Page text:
Scraps of 1900-year-old parchment with a few words from the Old Testament have been found in caves near Jerusalem.
The scores of pieces are the first texts to be added to the ancient Dead Sea Scrolls after 60 years of exploration in the Judean desert. The discovery, announced March 16 by the Israel Antiquities Authority, gives scholars their earliest gllimpse of a few phrases in Greek translations of the Books of Nahum and Zechariah.
Carbon-dating has traced the fragments to the Bar Kokhba Revolt (132–136 A.D)., when Jews resisted the Roman Emperor Hadrian. The fragments, along with coins and arrowheads, were recovered from the Cave of Horrors, where earlier excavations identified remains of dozens of men, women, and children hiding from the Roman army..
“When we think about the biblical text, we think about something very static,” said Joe Uziel, head of the IAA’s Dead Sea Scrolls unit. “It wasn’t static. There are slight differences (among the scrolls), and some of those differences are important.”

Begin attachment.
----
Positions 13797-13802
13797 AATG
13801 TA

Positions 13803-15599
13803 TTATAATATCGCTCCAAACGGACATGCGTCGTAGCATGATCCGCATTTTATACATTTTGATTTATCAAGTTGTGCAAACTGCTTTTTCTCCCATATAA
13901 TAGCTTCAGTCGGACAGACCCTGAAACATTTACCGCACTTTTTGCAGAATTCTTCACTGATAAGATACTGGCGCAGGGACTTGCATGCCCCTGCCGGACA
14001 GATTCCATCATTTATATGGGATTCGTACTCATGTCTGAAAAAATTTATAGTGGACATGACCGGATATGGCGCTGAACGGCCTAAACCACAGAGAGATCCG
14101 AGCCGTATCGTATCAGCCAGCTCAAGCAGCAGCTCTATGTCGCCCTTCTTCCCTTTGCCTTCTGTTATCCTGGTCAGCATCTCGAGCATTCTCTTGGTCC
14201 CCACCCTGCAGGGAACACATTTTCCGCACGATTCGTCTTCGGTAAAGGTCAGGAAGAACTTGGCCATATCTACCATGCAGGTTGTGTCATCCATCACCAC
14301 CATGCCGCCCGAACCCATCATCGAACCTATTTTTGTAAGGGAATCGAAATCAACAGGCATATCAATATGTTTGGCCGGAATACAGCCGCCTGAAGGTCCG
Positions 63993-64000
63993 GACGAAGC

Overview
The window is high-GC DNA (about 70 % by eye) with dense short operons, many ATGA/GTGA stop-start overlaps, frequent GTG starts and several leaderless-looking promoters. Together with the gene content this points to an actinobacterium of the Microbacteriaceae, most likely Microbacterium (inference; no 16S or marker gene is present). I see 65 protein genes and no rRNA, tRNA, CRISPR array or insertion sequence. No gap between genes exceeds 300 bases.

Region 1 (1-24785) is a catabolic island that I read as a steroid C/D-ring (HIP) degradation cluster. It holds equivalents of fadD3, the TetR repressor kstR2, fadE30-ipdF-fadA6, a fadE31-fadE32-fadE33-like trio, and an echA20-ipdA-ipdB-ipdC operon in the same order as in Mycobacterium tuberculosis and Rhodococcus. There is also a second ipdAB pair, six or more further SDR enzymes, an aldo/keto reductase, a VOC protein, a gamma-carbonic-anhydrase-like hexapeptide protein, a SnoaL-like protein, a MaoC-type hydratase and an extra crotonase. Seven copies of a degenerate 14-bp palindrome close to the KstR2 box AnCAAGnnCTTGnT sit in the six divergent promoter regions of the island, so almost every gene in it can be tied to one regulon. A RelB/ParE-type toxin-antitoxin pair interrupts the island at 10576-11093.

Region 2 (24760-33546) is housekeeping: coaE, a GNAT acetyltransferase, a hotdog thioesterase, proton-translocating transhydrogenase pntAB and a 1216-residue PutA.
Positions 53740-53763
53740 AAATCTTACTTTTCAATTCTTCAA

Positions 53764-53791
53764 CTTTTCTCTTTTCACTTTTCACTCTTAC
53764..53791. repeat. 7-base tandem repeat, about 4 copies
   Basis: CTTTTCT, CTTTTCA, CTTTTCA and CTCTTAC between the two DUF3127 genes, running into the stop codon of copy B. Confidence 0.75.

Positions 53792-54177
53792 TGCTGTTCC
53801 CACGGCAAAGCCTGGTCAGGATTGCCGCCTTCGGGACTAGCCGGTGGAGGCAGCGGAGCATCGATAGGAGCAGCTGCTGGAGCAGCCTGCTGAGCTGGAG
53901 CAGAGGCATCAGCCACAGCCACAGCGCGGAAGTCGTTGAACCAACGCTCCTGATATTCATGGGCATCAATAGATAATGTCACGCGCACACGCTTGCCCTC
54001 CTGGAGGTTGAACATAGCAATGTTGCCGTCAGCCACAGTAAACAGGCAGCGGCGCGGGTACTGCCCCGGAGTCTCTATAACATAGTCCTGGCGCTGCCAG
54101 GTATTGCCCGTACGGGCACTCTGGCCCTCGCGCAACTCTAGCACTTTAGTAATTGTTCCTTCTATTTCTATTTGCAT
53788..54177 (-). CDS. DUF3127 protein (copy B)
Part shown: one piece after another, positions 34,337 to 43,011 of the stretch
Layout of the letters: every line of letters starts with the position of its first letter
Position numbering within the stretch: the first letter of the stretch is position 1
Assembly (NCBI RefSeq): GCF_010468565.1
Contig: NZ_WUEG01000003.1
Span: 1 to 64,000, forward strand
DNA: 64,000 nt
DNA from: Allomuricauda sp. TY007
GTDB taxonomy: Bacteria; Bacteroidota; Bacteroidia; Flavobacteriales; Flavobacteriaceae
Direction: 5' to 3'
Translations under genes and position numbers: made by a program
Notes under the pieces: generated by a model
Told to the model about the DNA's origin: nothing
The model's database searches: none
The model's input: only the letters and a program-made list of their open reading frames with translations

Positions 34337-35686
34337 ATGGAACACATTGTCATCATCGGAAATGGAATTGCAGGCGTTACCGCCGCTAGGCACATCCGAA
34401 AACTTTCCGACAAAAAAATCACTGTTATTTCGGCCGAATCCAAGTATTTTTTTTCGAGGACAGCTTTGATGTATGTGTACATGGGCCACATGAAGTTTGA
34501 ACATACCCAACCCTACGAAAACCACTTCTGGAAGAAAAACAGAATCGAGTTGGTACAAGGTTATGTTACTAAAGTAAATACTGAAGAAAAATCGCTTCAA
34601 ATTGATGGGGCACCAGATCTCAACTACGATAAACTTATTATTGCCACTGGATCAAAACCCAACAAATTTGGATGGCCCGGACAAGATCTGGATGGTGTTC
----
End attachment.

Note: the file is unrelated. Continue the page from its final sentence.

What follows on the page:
The recent IAA investigations at the Cave of Horrors are part of a campaign to survey hundreds of secluded caves in canyons 25 miles south of Jerusalem. The Israeli scholars saying they are trying to head off looting of artifacts in the West Bank area. The project,. which began in 2017, has recovered an exceptionally well-preserved woven basket dating to 10,500 years ago, and the mummified remains of a child who was laid to rest in a cave more than 6,000 years ago.
(This article was condensed from the Biblical Archaeologicial Review.. Issues of the Review are available in the New Church Family library.)